Water is a fundamental resource, and we believe rural communities will play a key role in improving water quality. By promoting stewardship and pursuing policies that improve water quality, build soil health, and protect our natural resources, we hope to ensure clean water for generations of rural Americans.

When water is polluted, our neighbors and communities are put at a disadvantage and public health is threatened. Surface water contamination limits the potential for economic opportunities and groundwater degradation requires costly treatment systems—infrastructure that is often too expensive for many rural communities.

Across rural America, farmers, ranchers, and communities all depend on clean and abundant water to sustain our way of life. Agricultural producers rely on water for productive yields and livestock, communities need water to provide basic services to their residents, and local businesses rely on rivers, lakes, and streams to attract visitors who stimulate the economy.

Important challenges remain in pursuit of clean water in rural places. Increased levels of point source and nonpoint source pollution often put our waterways at risk. Changing weather patterns lead to unpredictable precipitation, forcing many of us to adapt as flooding and droughts become more frequent.

At the Center for Rural Affairs, we aim to elevate the efforts of rural people who are taking action in support of clean water. We advocate for public policies that empower farmers to adopt conservation practices and communities to provide safe drinking water. Ultimately, we work to ensure rural Americans can take pride in the waterways we all depend on.

Water quality in Iowa

You can take a stand for Iowa's water quality future by signing this petition urging lawmakers to fund the Natural Resources and Outdoor Recreation Trust Fund.

Water Notes


Next Steps for Iowa Water Quality

Iowa can chart a path forward in addressing water quality by building on its existing framework of a watershed approach with greater emphasis on watershed planning and leadership.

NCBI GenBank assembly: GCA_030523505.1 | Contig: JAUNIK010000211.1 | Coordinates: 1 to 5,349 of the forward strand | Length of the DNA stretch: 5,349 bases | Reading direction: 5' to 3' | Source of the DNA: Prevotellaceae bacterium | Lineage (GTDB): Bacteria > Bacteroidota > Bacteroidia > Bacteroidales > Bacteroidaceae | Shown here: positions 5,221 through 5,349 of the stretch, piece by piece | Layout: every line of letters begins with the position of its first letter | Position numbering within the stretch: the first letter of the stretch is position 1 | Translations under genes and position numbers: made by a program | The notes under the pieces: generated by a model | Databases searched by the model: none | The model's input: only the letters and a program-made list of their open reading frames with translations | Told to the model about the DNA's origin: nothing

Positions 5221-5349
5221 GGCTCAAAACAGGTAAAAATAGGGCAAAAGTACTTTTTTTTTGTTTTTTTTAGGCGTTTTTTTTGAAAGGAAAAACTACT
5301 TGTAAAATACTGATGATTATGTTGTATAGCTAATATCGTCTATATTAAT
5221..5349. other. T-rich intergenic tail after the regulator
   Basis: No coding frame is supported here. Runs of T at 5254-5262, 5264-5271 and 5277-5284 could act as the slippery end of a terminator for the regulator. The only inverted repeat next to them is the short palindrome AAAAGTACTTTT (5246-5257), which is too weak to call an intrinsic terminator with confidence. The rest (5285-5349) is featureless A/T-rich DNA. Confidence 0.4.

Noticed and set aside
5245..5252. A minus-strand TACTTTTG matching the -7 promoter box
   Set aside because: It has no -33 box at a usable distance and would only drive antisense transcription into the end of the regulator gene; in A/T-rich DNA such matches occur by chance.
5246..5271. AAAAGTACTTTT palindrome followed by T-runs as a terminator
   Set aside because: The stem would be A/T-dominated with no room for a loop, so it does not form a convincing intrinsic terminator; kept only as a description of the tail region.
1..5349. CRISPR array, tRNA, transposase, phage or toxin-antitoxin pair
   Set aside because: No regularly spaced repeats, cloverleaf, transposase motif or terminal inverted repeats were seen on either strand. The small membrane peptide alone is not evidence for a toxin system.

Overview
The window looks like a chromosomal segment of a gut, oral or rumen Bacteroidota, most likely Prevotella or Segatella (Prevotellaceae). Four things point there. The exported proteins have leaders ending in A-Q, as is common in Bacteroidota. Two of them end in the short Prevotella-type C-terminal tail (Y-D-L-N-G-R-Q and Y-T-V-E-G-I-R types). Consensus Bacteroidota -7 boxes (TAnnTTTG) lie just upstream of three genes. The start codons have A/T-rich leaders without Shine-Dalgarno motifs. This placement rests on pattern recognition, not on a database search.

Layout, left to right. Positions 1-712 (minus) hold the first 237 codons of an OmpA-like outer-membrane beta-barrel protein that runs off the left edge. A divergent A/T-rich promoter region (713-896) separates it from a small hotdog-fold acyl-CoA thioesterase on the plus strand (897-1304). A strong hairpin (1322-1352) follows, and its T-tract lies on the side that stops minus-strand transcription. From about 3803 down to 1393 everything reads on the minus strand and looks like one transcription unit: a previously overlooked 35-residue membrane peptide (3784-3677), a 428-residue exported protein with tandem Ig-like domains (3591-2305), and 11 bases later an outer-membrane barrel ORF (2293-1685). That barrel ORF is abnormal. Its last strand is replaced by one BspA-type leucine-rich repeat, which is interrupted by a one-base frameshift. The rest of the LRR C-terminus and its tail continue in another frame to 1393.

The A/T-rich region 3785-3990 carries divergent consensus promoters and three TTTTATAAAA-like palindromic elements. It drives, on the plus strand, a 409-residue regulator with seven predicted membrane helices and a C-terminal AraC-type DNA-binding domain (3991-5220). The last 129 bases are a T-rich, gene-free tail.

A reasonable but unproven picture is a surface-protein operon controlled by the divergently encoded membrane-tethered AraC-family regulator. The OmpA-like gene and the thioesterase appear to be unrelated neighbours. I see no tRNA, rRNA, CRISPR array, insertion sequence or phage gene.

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Iowa’s Role in Cleaning up the Gulf

Excessive nutrient pollution in oceans and rivers can cause dense growth of plants and algae that, when decaying, deplete oxygen needed to sustain aquatic life. The technical phrase for this is eutrophication resulting in hypoxia. This condition creates the Dead Zone where the Mississippi River meets the Gulf of Mexico.

In fall 1997, the Environmental Protection Agency (EPA) convened a Mississippi River/Gulf of Mexico Watershed Nutrient Task Force (known commonly as the Hypoxia Task Force) that included the 12 states in the Mississippi River Watershed.

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Watershed planning is key for Iowa water quality

In 2018, the Iowa Legislature passed a law that gives $282 million for water quality projects over the next 12 years. While these funds help initiate new projects and build up existing efforts, more money is not the only way to improve water quality. Instead, lawmakers should put a premium on encouraging local control.

Progress has been made, but challenges remain in Iowa’s pursuit of clean water

Since 2012, the state of Iowa has invested approximately $541 million to improve water quality, an estimated $4 to $6 billion problem in the state. Meanwhile, the federal government has paid Iowa farmers more than $2.76 billion for on-farm conservation practices over the past two decades. Even with this investment, water quality in the state has much room for improvement, according to a Center for Rural Affairs report released in March.